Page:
It’s also a good thing I’ve been so frugal in my other projects: I have some extra money to expand the container garden as needed. However, saying this immediately brings to mind a letter from a reader in the June/July issue of Mother Earth News. She suggests that having money is the key to making it as a homesteader:

"Homesteading is a full-time job… Unless you are independently wealthy going into that lifestyle, or you're expecting a big inheritance, I don't see how you can dedicate yourself full time, and I'm sure that's what's required."

It might seem like my backup plan has proven her right.  And let’s admit it: money always helps. But if you think the extra money I’ve spent could equal or replace the time, energy and effort I’ve invested repotting my 3-foot tall tomato plants, starting dozens of new seeds, watering all the new containers and working extra shifts at a local greenhouse in exchange for the potting soil I need, you’d be sadly mistaken.

Being successful at modern homesteading doesn’t require deep pockets of money.

Being successful at homesteading requires commitment. A huge, bottomless reservoir of commitment.

And that’s what having a backup plan is all about.

It means even if Plan A doesn’t work, you’re still going to achieve your goal with Plan B. Or maybe even Plan C?

In terms of my own Plan B, let’s be clear: this is my first real container garden. Essentially, I’m backing up an experiment with another experiment. And I’ve already run into some challenges: root-bound tomato plants that needed emergency repotting from 4 gallon containers to 10 gallon containers.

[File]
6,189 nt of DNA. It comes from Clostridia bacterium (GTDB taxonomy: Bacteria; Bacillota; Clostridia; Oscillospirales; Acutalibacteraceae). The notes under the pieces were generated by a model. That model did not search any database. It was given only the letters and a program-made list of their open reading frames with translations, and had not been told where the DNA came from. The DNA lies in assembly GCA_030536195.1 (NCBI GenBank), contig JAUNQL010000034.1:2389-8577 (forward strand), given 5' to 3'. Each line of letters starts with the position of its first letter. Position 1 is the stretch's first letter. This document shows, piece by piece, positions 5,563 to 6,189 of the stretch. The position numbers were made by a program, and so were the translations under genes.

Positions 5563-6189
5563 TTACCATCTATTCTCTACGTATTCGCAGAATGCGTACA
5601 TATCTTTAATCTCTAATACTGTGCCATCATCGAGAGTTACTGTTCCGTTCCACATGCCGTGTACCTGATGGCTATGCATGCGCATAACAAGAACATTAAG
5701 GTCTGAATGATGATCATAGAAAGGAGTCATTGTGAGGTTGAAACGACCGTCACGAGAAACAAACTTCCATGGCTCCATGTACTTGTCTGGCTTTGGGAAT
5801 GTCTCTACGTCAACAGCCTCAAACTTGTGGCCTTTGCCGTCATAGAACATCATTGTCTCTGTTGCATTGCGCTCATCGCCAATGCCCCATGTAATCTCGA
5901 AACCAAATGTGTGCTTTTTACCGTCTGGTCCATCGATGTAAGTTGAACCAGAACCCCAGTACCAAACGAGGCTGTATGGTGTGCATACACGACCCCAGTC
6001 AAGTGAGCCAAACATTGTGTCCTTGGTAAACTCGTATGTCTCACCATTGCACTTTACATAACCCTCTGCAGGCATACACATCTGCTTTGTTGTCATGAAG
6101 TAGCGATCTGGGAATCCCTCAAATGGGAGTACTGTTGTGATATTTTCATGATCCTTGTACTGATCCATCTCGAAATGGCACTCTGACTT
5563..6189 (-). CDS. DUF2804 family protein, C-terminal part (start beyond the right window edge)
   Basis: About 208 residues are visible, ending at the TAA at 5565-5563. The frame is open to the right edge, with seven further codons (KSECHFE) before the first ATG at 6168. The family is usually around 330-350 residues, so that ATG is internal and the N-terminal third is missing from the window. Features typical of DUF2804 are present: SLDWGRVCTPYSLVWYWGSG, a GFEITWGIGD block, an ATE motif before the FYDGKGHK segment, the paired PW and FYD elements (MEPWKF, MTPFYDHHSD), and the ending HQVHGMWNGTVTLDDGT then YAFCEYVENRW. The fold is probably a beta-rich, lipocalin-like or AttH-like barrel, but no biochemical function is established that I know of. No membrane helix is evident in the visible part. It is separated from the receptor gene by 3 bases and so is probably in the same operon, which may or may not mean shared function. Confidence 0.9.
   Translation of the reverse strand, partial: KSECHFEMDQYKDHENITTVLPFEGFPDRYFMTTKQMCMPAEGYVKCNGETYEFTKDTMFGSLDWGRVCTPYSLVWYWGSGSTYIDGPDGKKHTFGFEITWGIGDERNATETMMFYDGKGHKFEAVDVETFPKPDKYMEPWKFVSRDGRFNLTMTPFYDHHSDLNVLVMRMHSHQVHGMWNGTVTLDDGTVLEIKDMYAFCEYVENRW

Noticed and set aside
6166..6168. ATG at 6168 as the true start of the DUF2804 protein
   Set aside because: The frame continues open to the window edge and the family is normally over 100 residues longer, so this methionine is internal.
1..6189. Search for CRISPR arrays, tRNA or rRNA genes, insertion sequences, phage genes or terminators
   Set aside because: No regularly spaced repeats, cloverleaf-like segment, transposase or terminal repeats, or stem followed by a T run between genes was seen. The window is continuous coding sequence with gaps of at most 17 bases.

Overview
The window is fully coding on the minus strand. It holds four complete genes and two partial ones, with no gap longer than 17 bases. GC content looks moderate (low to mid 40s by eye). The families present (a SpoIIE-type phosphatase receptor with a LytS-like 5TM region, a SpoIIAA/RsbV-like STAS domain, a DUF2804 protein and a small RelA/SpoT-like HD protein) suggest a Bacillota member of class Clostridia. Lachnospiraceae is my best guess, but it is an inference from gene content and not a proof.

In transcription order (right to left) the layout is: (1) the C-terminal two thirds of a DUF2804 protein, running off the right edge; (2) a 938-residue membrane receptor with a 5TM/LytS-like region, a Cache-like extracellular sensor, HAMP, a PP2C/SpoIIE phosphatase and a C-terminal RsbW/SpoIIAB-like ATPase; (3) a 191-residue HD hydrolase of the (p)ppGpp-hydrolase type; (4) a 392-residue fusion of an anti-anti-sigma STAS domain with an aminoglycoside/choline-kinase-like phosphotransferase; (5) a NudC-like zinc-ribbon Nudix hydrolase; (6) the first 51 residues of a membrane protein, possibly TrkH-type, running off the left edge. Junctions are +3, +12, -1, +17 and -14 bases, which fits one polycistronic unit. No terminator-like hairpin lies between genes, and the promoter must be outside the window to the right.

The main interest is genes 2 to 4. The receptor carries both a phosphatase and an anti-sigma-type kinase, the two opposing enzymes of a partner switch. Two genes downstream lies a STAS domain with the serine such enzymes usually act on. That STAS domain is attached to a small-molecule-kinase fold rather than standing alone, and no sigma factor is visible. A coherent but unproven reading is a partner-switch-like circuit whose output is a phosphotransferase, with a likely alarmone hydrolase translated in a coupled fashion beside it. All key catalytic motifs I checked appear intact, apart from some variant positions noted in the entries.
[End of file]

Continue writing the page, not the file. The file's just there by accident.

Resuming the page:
So my Plan C is to look to the bounty of others for the food I want to put up this Winter: squeezing seeds for a local seed company and keeping the vegetables, hitting local farm stands, and trading with friends. It won’t hurt to have too much food put away if I do get a bountiful harvest. But it would be terrible to come up short. Of course, this is the point on the learning curve where disappointment can set in hard: getting my food from local farmers and friends moves me in the direction of dependence and not self-sufficiency. So what the heck am I doing all of this gardening for?

But this is also the point where that bottomless reservoir of commitment is critical.

Would it be a disappointment if neither of my gardens produced and I needed to rely exclusively on the good work of others? Yes, for sure.

Would it be an even bigger disappointment – and greater tragedy – if garden failures as a novice caused me to give up on gardening or homesteading all together? Absolutely.

After all, the real goal is putting into practice the whole range of skills that keeps me moving closer to self-sufficiency: planning how much food I will need, canning and preserving a wide range of foods, improving my own soil, collecting my own seeds, replanning the garden to be more successful next year, and so on. This year’s garden is just one small step in the greater journey.

Having a backup plan – or two – can make all the difference in the success of your journey.